The Nationals move into first place, Cole Hamels and Tyson Ross duel in Philly, plus more from Wednesday and previews for today.
The Wednesday Takeaway
Nationals starting pitchers have issued four walks over their last 10 games. Combined. That’s four walks in 71 innings and just one in their last 54. Giants starter Matt Cain walked four Nats in the first inning of last night’s game alone, including the first three who stepped into the box.
Justin Morneau goes deep again, plus news about Clayton Kershaw, Prince Fielder, and Cole Hamels, and what to watch today.
The Weekend Takeaway Troy Tulowitzki and Nolan Arenado have garnered most of the press surrounding the Rockies’ torrid start—and deservedly so, considering the shortstop’s otherworldly numbers and the third baseman’s league-best 28-game hitting streak and highlight-reel defense at the hot corner. But another member of Colorado’s infield was the man of the hour on Sunday, and he’s been flying under the radar all season.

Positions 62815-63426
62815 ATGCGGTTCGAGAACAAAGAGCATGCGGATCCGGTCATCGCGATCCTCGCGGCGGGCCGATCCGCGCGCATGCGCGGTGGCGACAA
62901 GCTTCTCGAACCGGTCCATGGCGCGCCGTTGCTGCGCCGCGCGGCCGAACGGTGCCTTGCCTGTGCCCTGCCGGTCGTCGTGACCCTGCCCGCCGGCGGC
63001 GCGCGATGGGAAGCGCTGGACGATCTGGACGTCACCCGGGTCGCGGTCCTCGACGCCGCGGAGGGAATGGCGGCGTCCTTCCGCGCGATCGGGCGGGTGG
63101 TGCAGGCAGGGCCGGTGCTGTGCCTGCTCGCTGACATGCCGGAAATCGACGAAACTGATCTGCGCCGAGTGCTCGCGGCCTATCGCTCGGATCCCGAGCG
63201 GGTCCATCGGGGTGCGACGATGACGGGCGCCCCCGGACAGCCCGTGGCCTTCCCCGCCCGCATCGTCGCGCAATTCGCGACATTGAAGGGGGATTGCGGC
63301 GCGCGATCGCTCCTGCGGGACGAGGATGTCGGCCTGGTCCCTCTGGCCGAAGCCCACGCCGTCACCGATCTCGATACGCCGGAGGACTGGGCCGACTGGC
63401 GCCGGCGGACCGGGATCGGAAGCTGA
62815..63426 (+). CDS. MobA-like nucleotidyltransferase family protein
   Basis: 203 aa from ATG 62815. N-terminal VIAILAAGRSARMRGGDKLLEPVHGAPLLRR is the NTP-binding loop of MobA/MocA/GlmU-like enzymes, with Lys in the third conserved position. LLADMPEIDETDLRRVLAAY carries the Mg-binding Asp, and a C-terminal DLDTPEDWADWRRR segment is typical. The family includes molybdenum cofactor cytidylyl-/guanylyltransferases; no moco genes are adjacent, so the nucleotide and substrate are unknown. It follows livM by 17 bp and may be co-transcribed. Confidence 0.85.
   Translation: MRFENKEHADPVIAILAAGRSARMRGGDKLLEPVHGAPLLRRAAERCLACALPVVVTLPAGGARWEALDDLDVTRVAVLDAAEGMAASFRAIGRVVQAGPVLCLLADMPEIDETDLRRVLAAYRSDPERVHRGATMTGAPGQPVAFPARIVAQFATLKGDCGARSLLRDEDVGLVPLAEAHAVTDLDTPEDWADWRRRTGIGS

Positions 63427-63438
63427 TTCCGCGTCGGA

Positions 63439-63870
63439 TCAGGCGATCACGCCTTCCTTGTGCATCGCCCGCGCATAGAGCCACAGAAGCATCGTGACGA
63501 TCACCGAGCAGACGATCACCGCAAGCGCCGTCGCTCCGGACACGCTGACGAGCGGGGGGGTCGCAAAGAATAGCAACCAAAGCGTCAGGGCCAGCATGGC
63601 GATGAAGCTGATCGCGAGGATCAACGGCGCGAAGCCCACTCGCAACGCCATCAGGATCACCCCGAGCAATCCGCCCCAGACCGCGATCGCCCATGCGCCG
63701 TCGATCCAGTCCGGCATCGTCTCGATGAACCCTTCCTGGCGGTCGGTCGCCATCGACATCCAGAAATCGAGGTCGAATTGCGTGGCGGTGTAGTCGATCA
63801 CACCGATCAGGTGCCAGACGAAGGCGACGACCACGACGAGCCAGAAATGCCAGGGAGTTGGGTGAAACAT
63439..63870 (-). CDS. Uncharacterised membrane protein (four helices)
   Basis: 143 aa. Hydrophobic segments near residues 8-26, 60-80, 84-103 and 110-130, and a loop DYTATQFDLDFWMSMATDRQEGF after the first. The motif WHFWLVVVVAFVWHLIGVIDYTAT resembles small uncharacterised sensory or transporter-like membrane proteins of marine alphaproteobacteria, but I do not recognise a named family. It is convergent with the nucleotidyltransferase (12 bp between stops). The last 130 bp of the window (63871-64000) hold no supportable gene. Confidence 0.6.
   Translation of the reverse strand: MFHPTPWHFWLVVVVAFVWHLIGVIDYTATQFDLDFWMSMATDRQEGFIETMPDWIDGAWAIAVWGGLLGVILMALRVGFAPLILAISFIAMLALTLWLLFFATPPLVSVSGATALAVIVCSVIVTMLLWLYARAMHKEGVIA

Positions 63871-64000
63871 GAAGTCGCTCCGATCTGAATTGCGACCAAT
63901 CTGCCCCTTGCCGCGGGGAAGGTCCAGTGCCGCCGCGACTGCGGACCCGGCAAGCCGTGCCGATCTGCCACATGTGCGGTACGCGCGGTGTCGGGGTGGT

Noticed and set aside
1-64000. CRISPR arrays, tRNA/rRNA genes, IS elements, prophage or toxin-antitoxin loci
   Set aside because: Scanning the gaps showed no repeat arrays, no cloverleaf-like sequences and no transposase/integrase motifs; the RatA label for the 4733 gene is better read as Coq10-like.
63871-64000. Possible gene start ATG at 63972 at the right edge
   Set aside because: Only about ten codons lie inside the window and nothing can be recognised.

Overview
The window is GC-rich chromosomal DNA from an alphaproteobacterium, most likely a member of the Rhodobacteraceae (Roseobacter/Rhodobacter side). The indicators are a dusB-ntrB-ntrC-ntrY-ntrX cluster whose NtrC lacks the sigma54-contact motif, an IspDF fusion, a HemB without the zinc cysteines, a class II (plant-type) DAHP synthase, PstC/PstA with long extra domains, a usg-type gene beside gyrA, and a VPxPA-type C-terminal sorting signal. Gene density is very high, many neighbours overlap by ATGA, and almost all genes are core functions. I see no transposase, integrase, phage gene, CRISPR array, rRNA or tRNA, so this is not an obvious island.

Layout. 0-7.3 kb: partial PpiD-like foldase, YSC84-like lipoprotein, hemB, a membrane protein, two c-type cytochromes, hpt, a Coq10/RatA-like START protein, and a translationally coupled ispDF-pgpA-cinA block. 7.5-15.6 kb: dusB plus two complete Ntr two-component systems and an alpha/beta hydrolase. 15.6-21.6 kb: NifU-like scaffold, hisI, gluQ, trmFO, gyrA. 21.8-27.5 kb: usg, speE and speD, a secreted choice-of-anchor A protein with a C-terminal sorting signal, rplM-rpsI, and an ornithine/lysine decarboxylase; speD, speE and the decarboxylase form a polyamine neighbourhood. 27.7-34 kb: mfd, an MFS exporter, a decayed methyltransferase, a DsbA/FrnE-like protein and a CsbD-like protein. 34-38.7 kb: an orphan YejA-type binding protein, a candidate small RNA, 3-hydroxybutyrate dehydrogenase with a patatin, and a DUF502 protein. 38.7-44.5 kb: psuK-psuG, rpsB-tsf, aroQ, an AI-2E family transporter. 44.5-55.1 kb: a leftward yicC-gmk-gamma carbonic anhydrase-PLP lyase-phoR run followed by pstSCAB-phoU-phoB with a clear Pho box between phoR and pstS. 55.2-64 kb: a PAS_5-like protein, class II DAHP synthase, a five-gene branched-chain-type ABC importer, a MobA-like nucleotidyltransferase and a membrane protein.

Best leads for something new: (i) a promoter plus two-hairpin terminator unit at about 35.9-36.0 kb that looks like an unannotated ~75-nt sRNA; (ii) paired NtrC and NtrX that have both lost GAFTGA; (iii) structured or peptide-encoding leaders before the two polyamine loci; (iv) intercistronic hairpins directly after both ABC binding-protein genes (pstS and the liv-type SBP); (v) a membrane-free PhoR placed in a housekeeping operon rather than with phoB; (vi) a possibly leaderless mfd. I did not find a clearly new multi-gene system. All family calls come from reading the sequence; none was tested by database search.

Yu Darvish flirts with perfection again and Aroldis Chapman returns, plus more from a busy weekend and preview for Monday.
The Weekend Takeaway In his first start of the 2013 season, Yu Darvish set the tone for his stellar sophomore campaign with 8 2/3 flawless innings against the Astros. When the 27th batter, Marwin Gonzalez, hit a grounder that turned into a single, the Texas right-hander threw his hands up and couldn’t help but crack a smile.
A look at the pitchers the fantasy crew expects to outperform their PECOTA projections in ERA.
One of the fun ways we all try to outsmart our opponents in fantasy is by searching for hidden value in players who, for one reason or another, we suspect have the ability to outpace their projections (and, relatedly, their draft cost). Our Darkhorses series features staff picks for players who could very well outpace their PECOTA projections for the year and provide the top overall production in one of the standard five-by-five categories. We’ve all picked one player currently projected by PECOTA to fall outside of the top 10 and one longer-shot player currently projected outside of the top 25. We’re taking a look at pitching this week, following our run on offense a week ago. To read the earlier editions in this series, click below: